To many beginners, dipping a toe into the investment world can seem overwhelming. Between all of the unfamiliar terms and conflicting information from various financial pundits, it can be hard to know how to take the first steps.
The good news is that investing is now more accessible to beginners than ever before. Numerous well-regarded financial institutions now offer $0 commissions for most stock trades, along with a host of free or low-cost financial education and assistance. However, before you get started, there are some basic fundamental principles that you should incorporate into your financial strategy.
Last updated: March 23, 2021
Leave Your Emotions at the Door
One very important thing to note before you even open an account is that investing can be an emotional experience. While you might feel euphoric during strong market rallies, bear markets can be emotionally devastating. Even corrections, defined as drops of 10% in the market averages, can test your nerve. But to succeed, you’ve got to check your emotions at the door. One of the main reasons investors underperform the market is that they tend to sell at market lows when they are most nervous and buy at market highs when they are feeling most confident. Of course, this is the opposite of what you should be doing as an investor. The best way to avoid this common pitfall is to work hard at keeping your emotions out of your investing.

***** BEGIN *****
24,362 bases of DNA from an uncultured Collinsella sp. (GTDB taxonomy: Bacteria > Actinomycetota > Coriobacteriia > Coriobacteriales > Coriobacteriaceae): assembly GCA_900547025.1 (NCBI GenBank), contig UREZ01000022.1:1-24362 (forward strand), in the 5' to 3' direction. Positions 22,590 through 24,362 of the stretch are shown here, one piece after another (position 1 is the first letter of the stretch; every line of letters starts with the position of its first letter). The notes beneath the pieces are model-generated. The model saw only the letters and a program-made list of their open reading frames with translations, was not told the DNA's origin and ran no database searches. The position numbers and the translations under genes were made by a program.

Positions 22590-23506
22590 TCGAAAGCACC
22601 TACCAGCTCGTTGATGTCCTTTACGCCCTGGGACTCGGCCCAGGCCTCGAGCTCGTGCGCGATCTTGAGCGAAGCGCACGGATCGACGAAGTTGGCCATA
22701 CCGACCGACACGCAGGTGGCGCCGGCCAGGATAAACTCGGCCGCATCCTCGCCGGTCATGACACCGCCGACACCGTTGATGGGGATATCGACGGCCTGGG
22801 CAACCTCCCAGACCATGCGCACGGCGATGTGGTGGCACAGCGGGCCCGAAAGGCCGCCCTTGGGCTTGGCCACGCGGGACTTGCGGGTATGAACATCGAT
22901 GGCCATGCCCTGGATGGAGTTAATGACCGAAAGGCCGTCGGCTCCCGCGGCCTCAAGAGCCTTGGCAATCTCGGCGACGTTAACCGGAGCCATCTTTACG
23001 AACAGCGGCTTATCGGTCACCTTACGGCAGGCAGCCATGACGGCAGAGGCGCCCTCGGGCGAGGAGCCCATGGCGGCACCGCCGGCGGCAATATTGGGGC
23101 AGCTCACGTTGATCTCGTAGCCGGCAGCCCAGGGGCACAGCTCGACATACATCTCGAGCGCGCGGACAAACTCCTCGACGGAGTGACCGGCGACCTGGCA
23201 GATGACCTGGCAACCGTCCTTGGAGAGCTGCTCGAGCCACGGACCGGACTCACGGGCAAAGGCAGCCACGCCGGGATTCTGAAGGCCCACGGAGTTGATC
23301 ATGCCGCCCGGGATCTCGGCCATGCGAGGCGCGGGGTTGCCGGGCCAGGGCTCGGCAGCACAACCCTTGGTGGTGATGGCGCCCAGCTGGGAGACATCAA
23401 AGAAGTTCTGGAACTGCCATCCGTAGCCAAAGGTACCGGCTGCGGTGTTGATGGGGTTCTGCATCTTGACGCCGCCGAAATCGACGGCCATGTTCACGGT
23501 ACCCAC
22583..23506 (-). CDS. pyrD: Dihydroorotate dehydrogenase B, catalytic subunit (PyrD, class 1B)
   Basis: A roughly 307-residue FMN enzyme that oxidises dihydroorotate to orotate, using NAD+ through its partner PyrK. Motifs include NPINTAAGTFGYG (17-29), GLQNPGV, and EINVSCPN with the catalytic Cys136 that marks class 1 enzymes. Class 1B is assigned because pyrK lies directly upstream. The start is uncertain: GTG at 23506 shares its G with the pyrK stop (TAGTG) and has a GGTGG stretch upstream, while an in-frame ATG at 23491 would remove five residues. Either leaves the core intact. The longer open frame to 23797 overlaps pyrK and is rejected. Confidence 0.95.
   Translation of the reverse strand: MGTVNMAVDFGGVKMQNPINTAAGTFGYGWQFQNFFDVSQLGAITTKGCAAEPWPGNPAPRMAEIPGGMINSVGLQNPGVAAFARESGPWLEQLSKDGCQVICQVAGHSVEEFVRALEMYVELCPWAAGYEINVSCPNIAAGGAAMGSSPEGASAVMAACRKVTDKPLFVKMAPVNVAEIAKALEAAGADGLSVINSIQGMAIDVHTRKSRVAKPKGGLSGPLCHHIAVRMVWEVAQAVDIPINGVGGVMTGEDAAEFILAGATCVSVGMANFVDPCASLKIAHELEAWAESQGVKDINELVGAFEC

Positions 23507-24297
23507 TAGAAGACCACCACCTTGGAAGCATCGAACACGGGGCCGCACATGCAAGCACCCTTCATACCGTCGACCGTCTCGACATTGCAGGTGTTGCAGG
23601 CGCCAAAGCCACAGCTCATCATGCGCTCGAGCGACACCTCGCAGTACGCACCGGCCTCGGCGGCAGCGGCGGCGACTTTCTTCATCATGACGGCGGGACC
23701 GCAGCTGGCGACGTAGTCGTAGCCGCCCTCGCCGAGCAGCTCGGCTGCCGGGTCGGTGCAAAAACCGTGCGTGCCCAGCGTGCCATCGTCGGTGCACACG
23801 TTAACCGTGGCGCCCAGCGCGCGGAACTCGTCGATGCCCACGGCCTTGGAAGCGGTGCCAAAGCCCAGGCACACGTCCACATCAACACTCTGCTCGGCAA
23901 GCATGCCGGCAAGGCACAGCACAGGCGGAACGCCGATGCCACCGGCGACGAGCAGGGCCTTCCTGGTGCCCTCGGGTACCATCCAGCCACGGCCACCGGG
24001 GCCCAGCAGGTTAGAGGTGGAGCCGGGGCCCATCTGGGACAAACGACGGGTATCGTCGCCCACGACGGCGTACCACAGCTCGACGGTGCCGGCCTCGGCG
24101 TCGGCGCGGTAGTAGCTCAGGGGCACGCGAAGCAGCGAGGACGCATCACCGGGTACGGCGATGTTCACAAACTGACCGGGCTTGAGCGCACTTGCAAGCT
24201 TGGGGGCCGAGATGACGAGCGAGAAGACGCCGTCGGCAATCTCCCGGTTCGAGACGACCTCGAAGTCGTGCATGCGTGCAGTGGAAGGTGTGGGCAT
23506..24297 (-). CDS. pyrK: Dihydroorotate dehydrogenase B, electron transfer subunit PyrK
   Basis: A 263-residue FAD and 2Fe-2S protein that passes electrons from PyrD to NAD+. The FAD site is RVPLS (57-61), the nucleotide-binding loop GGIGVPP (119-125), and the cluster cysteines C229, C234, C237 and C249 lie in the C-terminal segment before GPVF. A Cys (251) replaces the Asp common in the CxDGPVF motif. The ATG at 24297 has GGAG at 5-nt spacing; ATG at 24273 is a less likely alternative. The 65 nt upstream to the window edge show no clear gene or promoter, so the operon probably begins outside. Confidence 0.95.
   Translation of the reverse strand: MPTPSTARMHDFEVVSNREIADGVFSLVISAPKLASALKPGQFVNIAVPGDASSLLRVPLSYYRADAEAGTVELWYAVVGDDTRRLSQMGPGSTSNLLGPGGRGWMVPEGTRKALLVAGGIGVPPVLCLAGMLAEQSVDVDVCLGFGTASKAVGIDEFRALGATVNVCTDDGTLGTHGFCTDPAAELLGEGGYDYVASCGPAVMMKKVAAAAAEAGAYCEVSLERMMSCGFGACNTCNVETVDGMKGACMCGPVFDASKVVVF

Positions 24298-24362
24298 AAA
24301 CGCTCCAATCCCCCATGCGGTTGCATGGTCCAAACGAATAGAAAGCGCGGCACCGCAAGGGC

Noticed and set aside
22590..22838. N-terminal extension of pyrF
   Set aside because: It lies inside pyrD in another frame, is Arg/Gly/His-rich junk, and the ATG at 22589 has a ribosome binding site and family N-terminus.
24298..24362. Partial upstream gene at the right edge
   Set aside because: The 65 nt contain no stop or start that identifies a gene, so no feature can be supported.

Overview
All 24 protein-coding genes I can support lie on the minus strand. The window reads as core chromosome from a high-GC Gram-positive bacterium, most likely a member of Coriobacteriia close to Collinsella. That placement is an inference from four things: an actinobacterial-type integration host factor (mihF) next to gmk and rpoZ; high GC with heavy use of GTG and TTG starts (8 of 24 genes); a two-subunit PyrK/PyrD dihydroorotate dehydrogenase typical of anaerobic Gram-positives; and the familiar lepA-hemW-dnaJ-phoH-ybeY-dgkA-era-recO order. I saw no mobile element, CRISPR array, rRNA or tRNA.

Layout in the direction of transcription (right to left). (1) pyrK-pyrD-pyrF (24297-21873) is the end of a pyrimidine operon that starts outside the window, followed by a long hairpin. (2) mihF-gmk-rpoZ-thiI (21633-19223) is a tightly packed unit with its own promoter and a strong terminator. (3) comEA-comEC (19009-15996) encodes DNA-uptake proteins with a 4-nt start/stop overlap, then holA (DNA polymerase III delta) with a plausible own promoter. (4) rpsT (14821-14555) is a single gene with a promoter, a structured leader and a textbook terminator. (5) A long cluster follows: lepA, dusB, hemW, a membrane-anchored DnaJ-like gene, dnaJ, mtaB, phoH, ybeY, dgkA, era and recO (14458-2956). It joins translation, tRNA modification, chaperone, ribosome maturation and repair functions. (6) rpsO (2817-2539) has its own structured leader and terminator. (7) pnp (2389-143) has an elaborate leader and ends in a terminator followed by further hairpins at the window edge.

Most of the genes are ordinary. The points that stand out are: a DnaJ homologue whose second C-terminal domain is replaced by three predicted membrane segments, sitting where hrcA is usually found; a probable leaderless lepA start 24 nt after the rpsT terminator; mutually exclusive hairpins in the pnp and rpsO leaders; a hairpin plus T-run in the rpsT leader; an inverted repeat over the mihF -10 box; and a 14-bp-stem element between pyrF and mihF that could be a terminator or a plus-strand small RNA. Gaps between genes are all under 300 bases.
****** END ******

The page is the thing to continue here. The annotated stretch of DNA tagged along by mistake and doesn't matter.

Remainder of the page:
Build an Emegency Fund First
Before you start tucking away money for long-term goals, consider building an emergency fund first. If you have no emergency savings at all, you may be forced to dip into your investments to fund unexpected expenses. This can trigger additional fees or penalties, in addition to damaging your long-term investment plan. With an emergency fund, however, even when the unexpected happens, you can continue adding to your investments. Common wisdom in this area is to set aside three to six months of living expenses, but if you can start with just $1,000, you can cover most non-catastrophic emergency expenses, like a blown radiator or a busted kitchen pipe.
Define Your Investment Goals
Once you’re ready to begin investing, you’ll need to build a road map so that you’re sure you’re going in the right direction. Financial advisors refer to this road map as your investment objectives, which are used to determine what you want to get out of your money. For example, some investors want maximum growth, while others want a monthly check. Defining what exactly you want from your investments is the first step toward choosing options that are suitable for you. It’s also very useful to have objectives written down so that you don’t stray from them during times of market turmoil.
Determine Your Risk Tolerance
Risk tolerance goes hand in hand with investment objectives when setting up a portfolio. Your risk tolerance is an assessment of how well you can handle the ups and downs of your portfolio. For some conservative investors, even the slightest drops in price are anxiety-inducing; for others, even sell-offs of 20% are no big deal and are viewed instead as opportunities to invest more. There is no right or wrong when it comes to risk tolerance. It’s merely an objective assessment of your own personal tolerance for risk that can help guide you to investments that are appropriate for you.
Practice With an Investment Simulator